10 Jun 2016

わらびもち ・ Warabimochi


Warabimochi is a Japanese confection, sort of like soft but firm jelly, usually rolled in kinako (toasted, finely ground soy beans). It's a cool and refreshing dessert or snack, and perfect for a hot summer day. The taste of the warabimochi itself is quite bland but kinako dusted on them gives a nutty flavour. I was invited to a Japanese party held by my Japanese club teacher earlier this year and I made these (among other things) to bring with me.

Traditionally warabimochi has been made from bracken starch but nowadays, as bracken starch is rare and expensive, starch from sweet potatoes and tapioca, or even arrowroot starch are used. Real bracken starch is used only in rare upscale products. I read that only 70g of starch can be extracted from 10 kg of bracken roots if done manually (but I have no idea if the yield could be optimized using modern techniques). If original bracken starch is used, the resulting warabimochi are slightly brown (I've never tasted those, but I think I've seen them, and thought them weird, as the non-true warabimochi are original to me...). They may also change color and harden when kept in refrigerators (while the ones made from other starches have a clear texture and can be kept in fridge).






Warabimochi

makes about 70 small pieces

50 g warabimochi-ko (I used a flour mix containing sweet potato and arrowroot starches)
250 ml water
30 g sugar

for dusting: about 15 g kinako (toasted soy bean powder, which tastes very different from the soy flour sold here, so I'm not sure if it can be substituted)

to serve with: kuromitsu (brown sugar syrup), optional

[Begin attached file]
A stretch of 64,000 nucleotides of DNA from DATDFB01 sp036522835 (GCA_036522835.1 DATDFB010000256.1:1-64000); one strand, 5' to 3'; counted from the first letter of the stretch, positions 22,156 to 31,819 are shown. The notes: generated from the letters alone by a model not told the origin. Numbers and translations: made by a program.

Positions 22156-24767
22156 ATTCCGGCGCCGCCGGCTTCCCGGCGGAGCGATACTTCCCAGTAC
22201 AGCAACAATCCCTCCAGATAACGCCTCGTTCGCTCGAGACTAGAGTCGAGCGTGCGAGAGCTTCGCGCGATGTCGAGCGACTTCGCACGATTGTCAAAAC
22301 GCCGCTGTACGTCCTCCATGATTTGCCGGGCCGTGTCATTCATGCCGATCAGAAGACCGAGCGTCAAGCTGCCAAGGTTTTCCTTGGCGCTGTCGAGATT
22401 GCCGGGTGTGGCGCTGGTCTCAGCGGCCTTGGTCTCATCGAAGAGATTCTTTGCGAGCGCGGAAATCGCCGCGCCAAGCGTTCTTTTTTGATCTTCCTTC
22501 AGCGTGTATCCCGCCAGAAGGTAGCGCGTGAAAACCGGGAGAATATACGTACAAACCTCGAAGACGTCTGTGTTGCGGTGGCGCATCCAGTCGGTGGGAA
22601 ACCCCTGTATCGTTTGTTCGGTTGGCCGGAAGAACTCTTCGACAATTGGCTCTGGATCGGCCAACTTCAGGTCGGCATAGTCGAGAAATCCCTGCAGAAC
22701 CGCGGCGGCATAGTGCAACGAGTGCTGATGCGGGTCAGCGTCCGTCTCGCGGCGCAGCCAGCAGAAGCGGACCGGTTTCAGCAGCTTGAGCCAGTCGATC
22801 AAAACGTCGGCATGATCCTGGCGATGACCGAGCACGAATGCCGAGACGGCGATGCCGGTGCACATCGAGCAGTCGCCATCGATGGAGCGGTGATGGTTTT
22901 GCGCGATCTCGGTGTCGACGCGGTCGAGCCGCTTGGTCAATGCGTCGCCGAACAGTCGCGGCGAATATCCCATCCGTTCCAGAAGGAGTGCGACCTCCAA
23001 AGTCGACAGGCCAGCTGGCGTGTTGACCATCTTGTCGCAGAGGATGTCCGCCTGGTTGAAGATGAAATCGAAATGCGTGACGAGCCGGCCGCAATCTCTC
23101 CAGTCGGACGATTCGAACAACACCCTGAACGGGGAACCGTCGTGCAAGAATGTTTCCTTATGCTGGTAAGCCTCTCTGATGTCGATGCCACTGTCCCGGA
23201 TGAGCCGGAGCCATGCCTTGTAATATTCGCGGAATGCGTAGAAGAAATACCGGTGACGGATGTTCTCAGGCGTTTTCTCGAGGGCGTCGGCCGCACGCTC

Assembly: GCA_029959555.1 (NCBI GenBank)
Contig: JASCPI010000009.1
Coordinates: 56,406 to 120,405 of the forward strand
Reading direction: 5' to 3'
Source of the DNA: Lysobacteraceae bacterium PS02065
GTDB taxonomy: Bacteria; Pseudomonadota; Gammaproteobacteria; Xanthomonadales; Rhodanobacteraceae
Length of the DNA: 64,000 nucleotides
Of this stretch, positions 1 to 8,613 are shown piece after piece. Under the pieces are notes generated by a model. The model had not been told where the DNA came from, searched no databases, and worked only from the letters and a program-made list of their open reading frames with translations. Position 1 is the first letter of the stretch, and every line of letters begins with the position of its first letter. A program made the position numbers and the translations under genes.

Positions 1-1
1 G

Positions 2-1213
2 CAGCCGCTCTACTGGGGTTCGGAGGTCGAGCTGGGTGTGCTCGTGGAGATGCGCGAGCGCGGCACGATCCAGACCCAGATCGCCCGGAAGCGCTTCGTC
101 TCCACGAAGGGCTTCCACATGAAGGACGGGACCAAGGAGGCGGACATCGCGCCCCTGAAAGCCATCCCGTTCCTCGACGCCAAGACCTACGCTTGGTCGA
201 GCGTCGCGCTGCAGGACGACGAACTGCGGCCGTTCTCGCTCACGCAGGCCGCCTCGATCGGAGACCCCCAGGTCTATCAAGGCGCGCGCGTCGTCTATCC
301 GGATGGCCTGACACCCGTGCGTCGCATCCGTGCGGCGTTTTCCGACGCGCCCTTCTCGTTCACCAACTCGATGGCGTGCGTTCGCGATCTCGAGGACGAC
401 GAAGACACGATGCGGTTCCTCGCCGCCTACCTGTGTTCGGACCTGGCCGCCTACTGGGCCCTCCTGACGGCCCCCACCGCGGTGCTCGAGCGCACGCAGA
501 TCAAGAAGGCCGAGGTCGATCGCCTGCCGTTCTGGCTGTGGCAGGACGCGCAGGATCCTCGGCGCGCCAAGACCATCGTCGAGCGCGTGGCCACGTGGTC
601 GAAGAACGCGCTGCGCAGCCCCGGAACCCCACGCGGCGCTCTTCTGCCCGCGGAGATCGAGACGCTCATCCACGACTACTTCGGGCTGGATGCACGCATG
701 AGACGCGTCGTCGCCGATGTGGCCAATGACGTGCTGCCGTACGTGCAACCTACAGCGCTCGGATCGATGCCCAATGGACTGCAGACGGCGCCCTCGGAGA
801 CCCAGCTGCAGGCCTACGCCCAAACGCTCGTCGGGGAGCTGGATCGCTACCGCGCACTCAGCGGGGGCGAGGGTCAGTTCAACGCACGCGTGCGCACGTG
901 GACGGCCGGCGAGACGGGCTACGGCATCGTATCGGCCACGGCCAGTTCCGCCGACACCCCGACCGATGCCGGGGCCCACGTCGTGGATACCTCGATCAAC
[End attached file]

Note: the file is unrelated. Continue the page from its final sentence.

Dust some kinako through a sieve onto a big plate. Put warabimochi-ko in a microwave-safe bowl and add a little amount of water and stir until you get an even paste [I did it differently, as you can see from the pictures, but don't do as I did, but as I instruct ;) ]. Add the rest of the water and sugar and stir.

Heat the mixture up in a microwave, 2 minutes or so and stir even. Continue heating it on half power a minute at a time and stirring the dough every now and then until it gets transparent and thickens. Once it's ready, pour it out on a kinako dusted plate, dust more kinako on it and if needed flatten until desired thickness. Let cool. Cut into bite-sized pieces and coat the pieces all over in kinako.



P.S. I haven't a clue if warabimochi-ko or kinako can be found here in Finland (my best bet would be either Tokyokan in Helsinki or then those oriental grocery stores in Hakaniemi) but you could try this recipe which uses potato starch as a substitute.


No comments:

Post a Comment

Related Posts Plugin for WordPress, Blogger...